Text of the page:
That triumph was so resonant because, a season earlier, Sociedad had gifted Real the league on the final day with a 2-1 defeat at Sevilla, their only defeat of the season. “I was freezing. The fans had come a long way and I thought we can’t blow it again,” recalled Zamora. “A miskick came straight to me and I didn’t think. I just clouted it.” Almost every San Sebastián bar has a photo on its wall of Zamora’s cocked right foot, about to win la Liga, a mass of umbrellas in the stands behind him.
Though never codified in the club’s constitution unlike their Bilbao rivals, la Real had predominantly adopted a Basque-only policy until the club, almost on a whim, signed the Irish international John Aldridge from Liverpool. Aldridge excelled, scoring 33 goals in 63 la Liga games, and it brought a number of further foreign imports from Serbian Darko Kovacevic to Turk Nihat Kahveci. Such a move brought its own controversy. While Athletic’s policy was a celebration of their identity, la Real’s had come to discriminate against nationalised Spaniards. In 2002, the signing of Sergio Boris – a centre-back from Real Oviedo with no Basque ancestry – ended any such policy at the club.
Athletic and Real Sociedad’s love for all things Basque means relations between the two clubs’ fans are unusually harmonious. Only when players such as Íñigo Martínez – who joined the former from the latter in 2018 – move between the clubs do relations get hostile, and even any invective is aimed at the specific players and never the club’s fans. The difference between the Seville derby between Sevilla and Real Betis couldn’t be starker.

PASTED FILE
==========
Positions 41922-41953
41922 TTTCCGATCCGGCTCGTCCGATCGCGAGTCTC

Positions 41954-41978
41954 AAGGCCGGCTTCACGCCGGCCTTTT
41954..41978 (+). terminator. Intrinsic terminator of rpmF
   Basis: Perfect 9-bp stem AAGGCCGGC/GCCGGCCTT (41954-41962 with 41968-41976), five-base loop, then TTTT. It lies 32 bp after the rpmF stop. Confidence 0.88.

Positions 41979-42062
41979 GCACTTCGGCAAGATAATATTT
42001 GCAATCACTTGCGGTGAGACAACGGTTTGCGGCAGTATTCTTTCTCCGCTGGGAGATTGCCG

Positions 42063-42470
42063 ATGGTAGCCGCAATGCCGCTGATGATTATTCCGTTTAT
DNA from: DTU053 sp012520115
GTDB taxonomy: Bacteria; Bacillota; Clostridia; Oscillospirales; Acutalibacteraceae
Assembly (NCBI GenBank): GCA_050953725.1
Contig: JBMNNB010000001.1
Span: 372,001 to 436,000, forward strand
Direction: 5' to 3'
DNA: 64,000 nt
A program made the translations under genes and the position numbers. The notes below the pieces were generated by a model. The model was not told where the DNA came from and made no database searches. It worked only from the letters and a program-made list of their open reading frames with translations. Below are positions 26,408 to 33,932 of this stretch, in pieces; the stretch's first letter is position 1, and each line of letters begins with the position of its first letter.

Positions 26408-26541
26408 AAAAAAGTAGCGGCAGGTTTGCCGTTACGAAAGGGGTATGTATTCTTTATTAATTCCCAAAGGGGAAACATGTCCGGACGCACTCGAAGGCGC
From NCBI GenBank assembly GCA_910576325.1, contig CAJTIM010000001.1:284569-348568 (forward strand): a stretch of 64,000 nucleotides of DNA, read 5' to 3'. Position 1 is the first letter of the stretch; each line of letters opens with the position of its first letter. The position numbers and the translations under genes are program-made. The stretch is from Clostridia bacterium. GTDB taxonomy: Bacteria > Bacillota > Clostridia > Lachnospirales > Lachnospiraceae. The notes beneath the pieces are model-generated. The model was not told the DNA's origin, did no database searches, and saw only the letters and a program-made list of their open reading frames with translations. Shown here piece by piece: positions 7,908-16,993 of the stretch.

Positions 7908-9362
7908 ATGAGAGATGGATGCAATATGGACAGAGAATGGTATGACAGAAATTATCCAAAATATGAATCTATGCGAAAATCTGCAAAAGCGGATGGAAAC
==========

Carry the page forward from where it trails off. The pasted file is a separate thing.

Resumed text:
Part of the reason for this is what happened to the region during General Franco’s fascist dictatorship of Spain from 1939 to 1975. Under Franco’s rule, the Basque language and local customs were banned, as football became a powerful outlet for regional pride. In December 1976, a year after Franco’s death, the Basque derby began with captains Ignacio Kortabarria and José Ángel Iribar carrying the Ikurriña, the region’s still-illegal green and red flag, into the centre circle.
“Democracy had yet to find a firm foundation and we were in a transition period with Basque people demanding change,” recalls Josean de la Hoz Uranga, the Sociedad midfielder who smuggled the flag into the ground. “A lot of people cried. There were about 16,000 spectators in Atocha and the stadium erupted.” It speaks volumes that Iribar – and Athletic fans – remember that game so fondly. They lost 5-0.
Rumours suggest that TV footage of this ceremonial defiance inspired disgruntled army captain Antonio Tejero to launch his (ultimately unsuccessful) attempted coup in 1981.
Politics and sport shouldn’t mix, apparently. Well, welcome to football and the Basque Country, the nation within a nation where they get along just fine.